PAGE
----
When Mrs. Ismay was a Girl Scout leader, she often planned events with Clementine’s mother, Polly Fraile, and although the two were never close, Mrs. Ismay liked Polly and had never failed to ask about her.

The first time that Clementine equivocated to her old teacher was a month after Polly Fraile and Mrs. Ismay’s second husband died, both in the same week. Although Clementine was strong enough to bear her own heartache, she found herself completely incapable of communicating it to anyone else. So when Mrs. Ismay asked about her deceased mother, a panorama of the old lady’s personal losses paraded before Clementine’s mind: son, daughter, granddaughter, two husbands, all of her relatives and all of her childhood friends. At the end of that procession, Clementine simply did not have the heart to add to the list.

So, in response, she said, “Mom is just fine.”

That was four years ago.

Today at The Happy Store, Betty Davis who, as you might remember, was dating (and falling in love with) Clementine’s father, Rufus Fraile, listened in on that much more contemporary conversation between her coworker and Isabelle Ismay with total incredulity.

“Yes,” Clementine said with practiced ease, “Mom is still doing crime reporting for The Morning Clarion.”

“Excellent,” the old lady nodded, satisfied. “I hope they appreciate what a good writer Polly is.”

“They do. Oh, yes. They definitely do. My mother is very happy there.”

“Well, dear. Please give her my love.”

Clementine cheerfully agreed, and promptly changed the subject to … the weather … the book she was reading … the price of gas ... anything except questions about friends, relatives, or friends of relatives, because all Mrs. Ismay’s thems and those were dead.

As the old lady departed, Betty Davis followed her out the door with her eyes. Then she snapped at Clementine, “But your mother died four years ago!”

The young sales associate shrugged.

Betty stamped a foot and demanded, “What’s wrong with you?”

For a few seconds, Clementine said nothing. Then she tilted her head to one side and asked softly, “Do you know Thomas Moore’s poem ‘The Last Rose of Summer’?”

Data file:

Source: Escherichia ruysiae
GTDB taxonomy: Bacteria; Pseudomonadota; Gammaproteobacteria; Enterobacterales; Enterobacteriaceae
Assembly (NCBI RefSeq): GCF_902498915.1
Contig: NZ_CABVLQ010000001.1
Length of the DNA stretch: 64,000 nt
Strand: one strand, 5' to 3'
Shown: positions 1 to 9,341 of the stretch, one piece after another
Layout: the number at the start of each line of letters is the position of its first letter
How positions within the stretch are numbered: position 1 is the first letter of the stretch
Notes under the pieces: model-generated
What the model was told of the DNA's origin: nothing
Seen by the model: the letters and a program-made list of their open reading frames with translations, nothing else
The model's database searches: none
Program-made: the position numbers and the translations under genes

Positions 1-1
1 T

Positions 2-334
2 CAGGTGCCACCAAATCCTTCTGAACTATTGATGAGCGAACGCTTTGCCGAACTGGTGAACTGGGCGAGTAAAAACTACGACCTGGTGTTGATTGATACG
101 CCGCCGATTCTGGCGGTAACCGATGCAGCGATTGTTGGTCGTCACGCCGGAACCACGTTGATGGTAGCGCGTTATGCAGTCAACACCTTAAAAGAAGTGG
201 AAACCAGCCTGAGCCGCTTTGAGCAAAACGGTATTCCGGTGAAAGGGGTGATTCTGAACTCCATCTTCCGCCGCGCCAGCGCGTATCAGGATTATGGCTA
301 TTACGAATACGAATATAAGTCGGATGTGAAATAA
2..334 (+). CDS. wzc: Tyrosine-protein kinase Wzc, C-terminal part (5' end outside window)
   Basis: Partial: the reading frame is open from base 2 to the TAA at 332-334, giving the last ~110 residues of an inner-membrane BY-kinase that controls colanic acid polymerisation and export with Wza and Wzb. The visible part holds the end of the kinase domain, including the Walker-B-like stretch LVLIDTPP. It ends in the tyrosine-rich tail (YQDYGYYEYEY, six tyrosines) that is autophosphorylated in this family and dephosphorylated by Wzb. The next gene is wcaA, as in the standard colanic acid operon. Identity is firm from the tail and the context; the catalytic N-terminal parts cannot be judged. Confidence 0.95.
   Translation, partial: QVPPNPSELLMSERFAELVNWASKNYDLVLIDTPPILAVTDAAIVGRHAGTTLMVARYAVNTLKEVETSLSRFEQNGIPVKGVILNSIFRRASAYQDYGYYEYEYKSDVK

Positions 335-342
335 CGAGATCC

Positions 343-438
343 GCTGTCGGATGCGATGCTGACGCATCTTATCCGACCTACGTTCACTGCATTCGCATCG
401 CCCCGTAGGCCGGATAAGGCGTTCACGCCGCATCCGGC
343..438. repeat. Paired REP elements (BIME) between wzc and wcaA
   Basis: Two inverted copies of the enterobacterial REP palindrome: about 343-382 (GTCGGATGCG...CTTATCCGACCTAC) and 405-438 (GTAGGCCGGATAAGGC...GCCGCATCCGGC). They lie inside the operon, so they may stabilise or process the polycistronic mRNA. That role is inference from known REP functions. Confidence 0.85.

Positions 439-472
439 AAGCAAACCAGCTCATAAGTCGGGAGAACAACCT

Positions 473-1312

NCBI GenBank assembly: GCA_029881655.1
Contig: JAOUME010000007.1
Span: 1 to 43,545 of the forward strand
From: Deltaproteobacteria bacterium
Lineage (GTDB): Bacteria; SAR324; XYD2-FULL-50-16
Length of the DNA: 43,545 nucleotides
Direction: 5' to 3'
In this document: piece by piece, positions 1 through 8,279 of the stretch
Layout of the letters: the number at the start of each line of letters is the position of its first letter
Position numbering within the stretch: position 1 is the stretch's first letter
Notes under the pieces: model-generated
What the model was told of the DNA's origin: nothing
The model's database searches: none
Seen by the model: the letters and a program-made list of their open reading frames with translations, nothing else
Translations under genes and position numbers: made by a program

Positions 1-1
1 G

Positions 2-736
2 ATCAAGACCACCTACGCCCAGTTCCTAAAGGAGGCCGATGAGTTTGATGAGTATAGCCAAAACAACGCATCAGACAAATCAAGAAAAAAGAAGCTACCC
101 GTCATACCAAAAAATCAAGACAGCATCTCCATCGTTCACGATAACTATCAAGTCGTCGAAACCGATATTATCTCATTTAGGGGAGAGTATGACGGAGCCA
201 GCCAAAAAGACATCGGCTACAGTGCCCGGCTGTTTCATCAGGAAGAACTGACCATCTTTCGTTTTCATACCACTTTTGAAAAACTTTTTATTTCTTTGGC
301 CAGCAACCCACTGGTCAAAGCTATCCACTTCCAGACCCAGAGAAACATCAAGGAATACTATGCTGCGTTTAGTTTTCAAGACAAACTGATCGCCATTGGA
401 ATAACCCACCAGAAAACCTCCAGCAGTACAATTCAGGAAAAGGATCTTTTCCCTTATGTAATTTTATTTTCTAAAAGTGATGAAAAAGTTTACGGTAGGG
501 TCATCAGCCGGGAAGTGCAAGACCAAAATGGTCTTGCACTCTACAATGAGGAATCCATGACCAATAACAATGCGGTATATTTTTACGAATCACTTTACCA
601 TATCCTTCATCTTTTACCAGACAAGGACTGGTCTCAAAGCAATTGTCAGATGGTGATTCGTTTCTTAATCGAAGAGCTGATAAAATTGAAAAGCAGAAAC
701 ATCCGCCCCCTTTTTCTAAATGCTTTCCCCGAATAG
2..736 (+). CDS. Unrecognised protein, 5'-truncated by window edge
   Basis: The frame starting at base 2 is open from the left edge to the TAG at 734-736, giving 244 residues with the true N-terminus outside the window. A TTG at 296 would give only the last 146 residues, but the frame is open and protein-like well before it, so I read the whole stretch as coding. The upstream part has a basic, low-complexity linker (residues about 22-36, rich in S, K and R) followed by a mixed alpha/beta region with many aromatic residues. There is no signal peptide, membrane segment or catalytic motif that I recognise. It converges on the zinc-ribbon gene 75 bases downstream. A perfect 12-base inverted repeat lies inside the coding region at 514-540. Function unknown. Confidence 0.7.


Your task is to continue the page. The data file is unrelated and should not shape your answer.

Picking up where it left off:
“No. Why? Should I?”

Clementine inhaled deeply. Exhaled. Sighed, and said, “The first four lines are:

“‘Tis the last rose of Summer,

Left blooming alone;

All her lovely companions

Are faded and gone.”

She stood a little straighter, looked a little sadder, and added, “Here are the last four lines:

“When true hearts lie withered,

And fond ones are flown,

Oh! Who would inhabit

This bleak world alone?”

Betty Davis, a beautiful buttery blond with almost telepathic intelligence, brushed a strand of hair away from her face and shook her head. “I don’t get it.”

Clementine said, “Every single person that dear old lady loved is dead. She thinks my mother is still alive. As long as I don’t tell her, she won’t know that she is the last rose of summer, and she won’t have to…”

Betty nodded and finished the sentence, “inhabit this bleak world alone?”

“Exactly,” Clementine shot back, and for the first time that day, she smiled. “Some people bake cookies to make the world a happier place. Some donate blood. Some adopt stray puppies. But not me.”

“No,” Betty agreed. “Not you.” She paused. “What do you do, Clementine?”

Clementine’s yellow-speckled green eyes sparkled with defiance. Or possibly with unshed tears. Then, looking something like a pugnacious fairy, she raised her head, thrust out her chin, and announced proudly, “I tell lies.”

 

Copyright © 2020, Shelly Reuben - Shelly Reuben’s books have been nominated for Edgar, Prometheus, and Falcon awards. For more about her books, visit www.shellyreuben.com.